This question typically arises when, upon the death of a relative that owns property, the heirs wonder if they must refinance or otherwise payoff the mortgage on the property they inherit.
Essentially nothing happens to a mortgage on residential property with four or less units when any or all of the persons obligated on the loan loan die. The mortgage remains a lien on the property that secures the loan. Of course if the payments on the loan are not made the lender can foreclose.
In most cases the executor or administrator of the estate of the deceased continue to make payments to avoid the lender foreclosing on the property. When the estate is settled and the ownership of the property is transferred to the heirs, it is subject to the lien on the property. So the owners that inherit the property are obligated to make the payments or the lender can foreclose. But as long as the terms of the loan are being met the lender cannot accelerate the note or mortgage and the owners of the property cannot be required by the lender to refinance or otherwise payoff the mortgage in any way other than that proscribed by the mortgage note.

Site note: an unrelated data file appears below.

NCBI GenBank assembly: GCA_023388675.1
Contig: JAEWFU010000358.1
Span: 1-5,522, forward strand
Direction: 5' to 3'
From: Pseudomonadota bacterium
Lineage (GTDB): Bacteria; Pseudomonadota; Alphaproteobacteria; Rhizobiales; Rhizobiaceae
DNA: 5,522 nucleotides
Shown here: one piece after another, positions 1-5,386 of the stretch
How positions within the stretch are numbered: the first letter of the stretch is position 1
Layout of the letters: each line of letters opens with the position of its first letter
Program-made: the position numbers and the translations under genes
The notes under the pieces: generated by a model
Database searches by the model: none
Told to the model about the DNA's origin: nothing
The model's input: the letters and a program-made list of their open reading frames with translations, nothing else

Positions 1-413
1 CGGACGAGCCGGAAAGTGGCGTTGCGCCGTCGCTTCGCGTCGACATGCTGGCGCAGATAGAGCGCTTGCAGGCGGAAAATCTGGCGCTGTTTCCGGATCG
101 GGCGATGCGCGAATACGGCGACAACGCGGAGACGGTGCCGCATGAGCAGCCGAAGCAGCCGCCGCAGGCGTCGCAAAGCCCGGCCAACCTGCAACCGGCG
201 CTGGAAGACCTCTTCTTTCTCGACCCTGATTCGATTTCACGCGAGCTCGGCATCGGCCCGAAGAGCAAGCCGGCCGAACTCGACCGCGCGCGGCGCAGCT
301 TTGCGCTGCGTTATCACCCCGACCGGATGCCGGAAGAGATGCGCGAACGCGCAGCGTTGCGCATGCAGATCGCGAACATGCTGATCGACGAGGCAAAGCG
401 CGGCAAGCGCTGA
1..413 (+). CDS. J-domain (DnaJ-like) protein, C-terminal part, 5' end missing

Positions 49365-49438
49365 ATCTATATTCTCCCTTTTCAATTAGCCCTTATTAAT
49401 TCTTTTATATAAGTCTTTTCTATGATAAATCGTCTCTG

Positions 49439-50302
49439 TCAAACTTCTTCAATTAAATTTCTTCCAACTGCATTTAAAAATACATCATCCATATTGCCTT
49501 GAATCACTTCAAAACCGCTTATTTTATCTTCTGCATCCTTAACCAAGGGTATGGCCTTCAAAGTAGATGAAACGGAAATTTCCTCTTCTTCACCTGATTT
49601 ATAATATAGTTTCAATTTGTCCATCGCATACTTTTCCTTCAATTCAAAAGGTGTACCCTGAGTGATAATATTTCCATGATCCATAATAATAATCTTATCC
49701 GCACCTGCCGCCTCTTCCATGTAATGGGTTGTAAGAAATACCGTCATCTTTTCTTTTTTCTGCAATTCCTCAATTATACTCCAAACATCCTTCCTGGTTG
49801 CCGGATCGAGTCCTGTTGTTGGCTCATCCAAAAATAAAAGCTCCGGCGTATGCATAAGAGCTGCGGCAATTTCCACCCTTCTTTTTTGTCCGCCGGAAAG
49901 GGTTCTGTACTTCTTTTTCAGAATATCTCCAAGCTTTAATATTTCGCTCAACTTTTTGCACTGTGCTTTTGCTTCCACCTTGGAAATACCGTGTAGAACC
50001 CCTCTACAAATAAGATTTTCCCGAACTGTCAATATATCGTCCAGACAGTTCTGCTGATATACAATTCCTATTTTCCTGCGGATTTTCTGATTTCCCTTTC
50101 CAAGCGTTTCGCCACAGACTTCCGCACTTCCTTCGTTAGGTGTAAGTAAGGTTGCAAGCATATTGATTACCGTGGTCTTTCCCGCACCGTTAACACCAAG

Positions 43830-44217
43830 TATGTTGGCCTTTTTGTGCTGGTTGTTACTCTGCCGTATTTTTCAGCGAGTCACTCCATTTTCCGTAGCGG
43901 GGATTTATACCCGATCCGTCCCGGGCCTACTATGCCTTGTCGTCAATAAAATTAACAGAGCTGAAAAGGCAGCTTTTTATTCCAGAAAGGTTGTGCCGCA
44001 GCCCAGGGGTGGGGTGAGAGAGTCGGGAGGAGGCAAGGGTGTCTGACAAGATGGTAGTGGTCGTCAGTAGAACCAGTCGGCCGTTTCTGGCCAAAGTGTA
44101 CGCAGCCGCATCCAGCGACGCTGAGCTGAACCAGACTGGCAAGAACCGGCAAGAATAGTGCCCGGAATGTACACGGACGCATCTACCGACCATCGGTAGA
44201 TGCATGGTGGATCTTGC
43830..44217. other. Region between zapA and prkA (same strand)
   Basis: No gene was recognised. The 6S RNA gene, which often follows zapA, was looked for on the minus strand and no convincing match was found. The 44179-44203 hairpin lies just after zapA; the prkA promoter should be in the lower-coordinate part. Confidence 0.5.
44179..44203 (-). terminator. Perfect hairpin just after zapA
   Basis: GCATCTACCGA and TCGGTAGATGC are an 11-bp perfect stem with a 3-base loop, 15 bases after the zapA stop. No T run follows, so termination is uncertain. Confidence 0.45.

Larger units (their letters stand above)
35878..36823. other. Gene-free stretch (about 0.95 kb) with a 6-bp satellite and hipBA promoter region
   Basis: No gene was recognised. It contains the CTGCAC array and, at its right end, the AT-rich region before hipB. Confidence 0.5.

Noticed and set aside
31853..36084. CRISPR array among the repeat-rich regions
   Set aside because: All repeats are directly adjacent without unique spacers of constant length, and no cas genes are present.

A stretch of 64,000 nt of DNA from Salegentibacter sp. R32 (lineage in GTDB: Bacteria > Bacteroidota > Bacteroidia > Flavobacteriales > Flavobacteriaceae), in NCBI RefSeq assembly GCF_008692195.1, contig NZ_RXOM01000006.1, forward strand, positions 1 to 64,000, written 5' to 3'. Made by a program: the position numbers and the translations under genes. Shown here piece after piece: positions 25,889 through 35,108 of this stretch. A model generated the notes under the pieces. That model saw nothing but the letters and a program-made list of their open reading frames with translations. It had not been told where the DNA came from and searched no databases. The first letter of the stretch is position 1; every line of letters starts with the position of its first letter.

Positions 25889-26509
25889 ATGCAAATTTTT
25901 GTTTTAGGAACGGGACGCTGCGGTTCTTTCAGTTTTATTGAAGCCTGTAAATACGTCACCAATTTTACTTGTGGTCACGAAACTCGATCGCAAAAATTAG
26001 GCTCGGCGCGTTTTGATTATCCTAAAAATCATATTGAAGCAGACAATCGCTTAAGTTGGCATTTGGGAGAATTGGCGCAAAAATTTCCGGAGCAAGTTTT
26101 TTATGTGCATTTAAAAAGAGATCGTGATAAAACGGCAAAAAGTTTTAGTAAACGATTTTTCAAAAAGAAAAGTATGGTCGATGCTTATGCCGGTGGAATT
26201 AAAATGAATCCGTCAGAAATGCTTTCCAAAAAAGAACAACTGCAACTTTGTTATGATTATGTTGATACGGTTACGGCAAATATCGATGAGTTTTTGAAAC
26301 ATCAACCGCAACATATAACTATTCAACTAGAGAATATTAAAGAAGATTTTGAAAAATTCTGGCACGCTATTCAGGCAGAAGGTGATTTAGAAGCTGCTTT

Federal law prohibits a lender from enforcing a due-on-sale clause and accelerating the note due to the transfer of ownership to a relative from the death of a borrower. A due-on-sale clause could more accurately be described as a due-upon-any-type-of-transfer-of-ownership clause to be more accurate, but as the link below illustrates there are certain instances where a due-on-sale provision in a mortgage cannot be enforced. One of these is “a transfer to a relative resulting from the death of a borrower.”
Note that this is general information only and is not legal advice. For any specific situation consult a competent attorney that specializes in estate and/or real estate law.